Next up, almost simultaneously across the ‘pond’ the great and famous Arthur J. Rowledge (Oh come off it, surley you know your aero-engine history? Yess-ss, that’s right, the guy who penned the design of the [B]NAPIER[B] ‘Lion’…. oh God, you mean you’ve NEVER heard of that either? Have you only just arrived on Earth??) having just had a mutual falling-out with ex-employer NAPIER was hauled into [B]ROLLS-ROYCE[B]s’ liferaft and then set about exercising his fixation with ‘X’ configuration aero-engines – his personal ‘stamp’ was all over R-R’s “X”s. However rather early in the piece – around 1927 – he took a slight detour with a WW1-era V-12 ‘Eagle’ donor to graft on and test a 2-speed propeller reduction gearbox which became the very last Mark XV in the ‘Eagle’ V-12 series and remained a one-off prototype (his name is on the patent that relates). Third-hand accounts vindicate it’s predicted improved flight performance though independent corroboration is missing (and wanted!). Ironically, the ‘Eagle’s’ generation-later H.24 sleeve-valve namesake was also proposed with a 2-speed propeller gearbox but insofar as anyone knows the proposal never progressed to the hardware stage and possibly not even to the drawings stage. Simply, no-one knows though it’s solid concept is confirmed by its mention in a HAWKER fighter proposal brochure. These are BIG black holes in an important piece of R-R history that need to be filled – and “Yes”, I’ve already contacted the R-R Heritage Trust – NOTHING found. “Damn!!”
So, can anyone fill in the blanks???
Back across the ‘pond’ [B]LYCOMING[B] were kicking around ideas for 2-speed reduction gearboxes for the ‘-5’ and ‘-7’ variants of the XH-2470 upper/lower deck H.O. 24-cylinder aero-engine and thence to the late/post-WW2 mighty XR-7755. No detailed information on the gear-boxes (e.g. drawings, pictures, etc) seems to be around. I’ve also been unable to do any patent searching not least of which because LYCOMING seems to have had a complicated ownership structure so I really have no idea what correct search term to use for the ‘assignee’ entry-field in ther U.S. Patent database. Can anyone supply this and all other ‘missing’ information to fill in the gaping holes?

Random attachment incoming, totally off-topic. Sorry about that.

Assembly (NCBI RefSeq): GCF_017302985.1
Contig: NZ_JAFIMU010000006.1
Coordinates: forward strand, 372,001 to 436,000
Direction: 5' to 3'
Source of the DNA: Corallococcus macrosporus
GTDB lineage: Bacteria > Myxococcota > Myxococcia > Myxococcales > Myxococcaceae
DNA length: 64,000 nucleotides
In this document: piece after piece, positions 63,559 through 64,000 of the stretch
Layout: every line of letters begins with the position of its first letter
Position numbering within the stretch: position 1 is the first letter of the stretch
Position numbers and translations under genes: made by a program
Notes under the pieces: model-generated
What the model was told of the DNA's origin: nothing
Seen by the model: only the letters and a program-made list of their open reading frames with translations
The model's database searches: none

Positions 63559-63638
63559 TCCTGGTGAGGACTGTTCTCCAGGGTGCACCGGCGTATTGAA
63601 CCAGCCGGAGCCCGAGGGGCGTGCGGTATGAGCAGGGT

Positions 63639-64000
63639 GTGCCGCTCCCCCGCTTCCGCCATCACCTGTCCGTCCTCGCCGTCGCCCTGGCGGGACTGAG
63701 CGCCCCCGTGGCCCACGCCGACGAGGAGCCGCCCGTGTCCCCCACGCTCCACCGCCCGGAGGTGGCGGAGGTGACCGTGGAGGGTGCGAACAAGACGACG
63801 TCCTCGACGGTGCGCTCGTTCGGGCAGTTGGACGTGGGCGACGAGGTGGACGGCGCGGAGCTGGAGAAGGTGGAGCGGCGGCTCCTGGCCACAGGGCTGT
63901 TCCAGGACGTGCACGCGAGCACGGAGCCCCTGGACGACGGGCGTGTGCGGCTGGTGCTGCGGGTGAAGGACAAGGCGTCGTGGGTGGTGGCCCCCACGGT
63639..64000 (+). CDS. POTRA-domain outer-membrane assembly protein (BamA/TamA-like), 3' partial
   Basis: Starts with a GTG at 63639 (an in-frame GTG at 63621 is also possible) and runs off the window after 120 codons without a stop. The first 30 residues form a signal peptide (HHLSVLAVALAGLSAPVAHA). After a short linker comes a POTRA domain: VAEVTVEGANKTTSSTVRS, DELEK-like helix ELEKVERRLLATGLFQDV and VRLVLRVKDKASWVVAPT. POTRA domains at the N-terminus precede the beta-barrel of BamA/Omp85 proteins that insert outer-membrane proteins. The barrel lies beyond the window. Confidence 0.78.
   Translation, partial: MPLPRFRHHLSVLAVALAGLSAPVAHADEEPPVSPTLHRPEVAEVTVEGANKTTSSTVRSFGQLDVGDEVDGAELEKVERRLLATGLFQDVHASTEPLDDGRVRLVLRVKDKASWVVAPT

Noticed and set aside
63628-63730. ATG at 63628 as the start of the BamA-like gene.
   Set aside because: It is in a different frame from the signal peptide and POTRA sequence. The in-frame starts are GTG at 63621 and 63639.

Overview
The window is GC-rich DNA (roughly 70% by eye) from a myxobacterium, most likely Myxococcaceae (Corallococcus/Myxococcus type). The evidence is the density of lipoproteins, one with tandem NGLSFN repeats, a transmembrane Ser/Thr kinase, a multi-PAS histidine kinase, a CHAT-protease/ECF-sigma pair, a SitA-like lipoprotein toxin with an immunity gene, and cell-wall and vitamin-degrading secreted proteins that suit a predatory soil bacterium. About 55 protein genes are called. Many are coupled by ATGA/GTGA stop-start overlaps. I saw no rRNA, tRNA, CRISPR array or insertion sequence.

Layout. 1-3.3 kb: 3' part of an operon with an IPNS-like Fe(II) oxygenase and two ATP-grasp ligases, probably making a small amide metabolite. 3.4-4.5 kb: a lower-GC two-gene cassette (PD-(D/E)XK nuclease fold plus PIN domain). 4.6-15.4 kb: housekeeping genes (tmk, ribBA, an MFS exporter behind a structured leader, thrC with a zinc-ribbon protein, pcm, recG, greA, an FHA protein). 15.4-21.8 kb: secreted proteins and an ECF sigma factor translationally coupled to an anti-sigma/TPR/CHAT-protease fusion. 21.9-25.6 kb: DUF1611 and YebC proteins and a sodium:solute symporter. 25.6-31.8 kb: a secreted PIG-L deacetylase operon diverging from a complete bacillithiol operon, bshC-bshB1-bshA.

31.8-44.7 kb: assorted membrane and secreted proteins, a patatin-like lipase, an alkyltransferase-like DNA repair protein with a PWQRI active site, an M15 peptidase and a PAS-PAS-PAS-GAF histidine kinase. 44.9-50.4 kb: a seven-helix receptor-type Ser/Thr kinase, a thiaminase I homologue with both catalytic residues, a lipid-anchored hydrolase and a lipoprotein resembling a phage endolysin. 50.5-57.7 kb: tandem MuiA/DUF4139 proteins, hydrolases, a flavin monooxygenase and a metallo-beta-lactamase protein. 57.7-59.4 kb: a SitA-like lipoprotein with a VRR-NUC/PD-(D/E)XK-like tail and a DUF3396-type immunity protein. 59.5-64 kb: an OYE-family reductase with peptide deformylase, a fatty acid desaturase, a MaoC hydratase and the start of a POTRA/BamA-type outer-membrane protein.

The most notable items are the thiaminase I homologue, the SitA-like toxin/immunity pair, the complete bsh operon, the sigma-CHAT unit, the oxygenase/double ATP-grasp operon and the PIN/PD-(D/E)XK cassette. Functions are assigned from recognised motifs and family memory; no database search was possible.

……… and of course, how could anyone over look [B]WRIGHT Aeronautical Corporation[B]? They had an active 2-speed propeller reduction gearbox program relating to some equally innovative aero-engines, e.g. the WRIGHT XR-4090-3. Check-out this patent as but one example of the breed: https://patents.google.com/patent/US2225121?oq=inassignee:Wright+inassignee:aeronautical – ooh, and by the way the inventor, Wilton G Lundquist is another famous ‘celebrity’ engineer. I won’t spoil the surprise of his many credits so I’ll leave you to check him out…..

So, where are we at? Astonishingly, so far (with the sole exception of one minor early 1930’s German patent) the multi-speed propeller development ‘landscape’ seems to be an entirely British/American show.
“WHAT!!” “How could this be??!”
Where the hell are all the other major aviation nations – the French, the Italians and especially, the Russians?? The laws of physics are universal so the technical challenges of developing ultra-high output aero-engines are equally identical as are the likely technical solutions. Am I to believe that these nations can not, at the very least, have investigated multi-speed propellers? So where are the reports, the patents, drawings, pictures, technical papers, magazine articles, etc, etc??
I need your help! Send me [B]EVERTHING[B]!!
I have no expertise in the realm of formal Patent searching so please, if you are a patent attorney or examiner, but especially in non-U.S. countries where language is higher-tier barrier exacerbating the search difficulties then your assistance and offerings would be most appreciated. I would like to develop technical aviation contacts in these other countries so feel free to contact me – I don’t mind broken English (‘GOOGLE translate’ will hammer the message back into shape!!).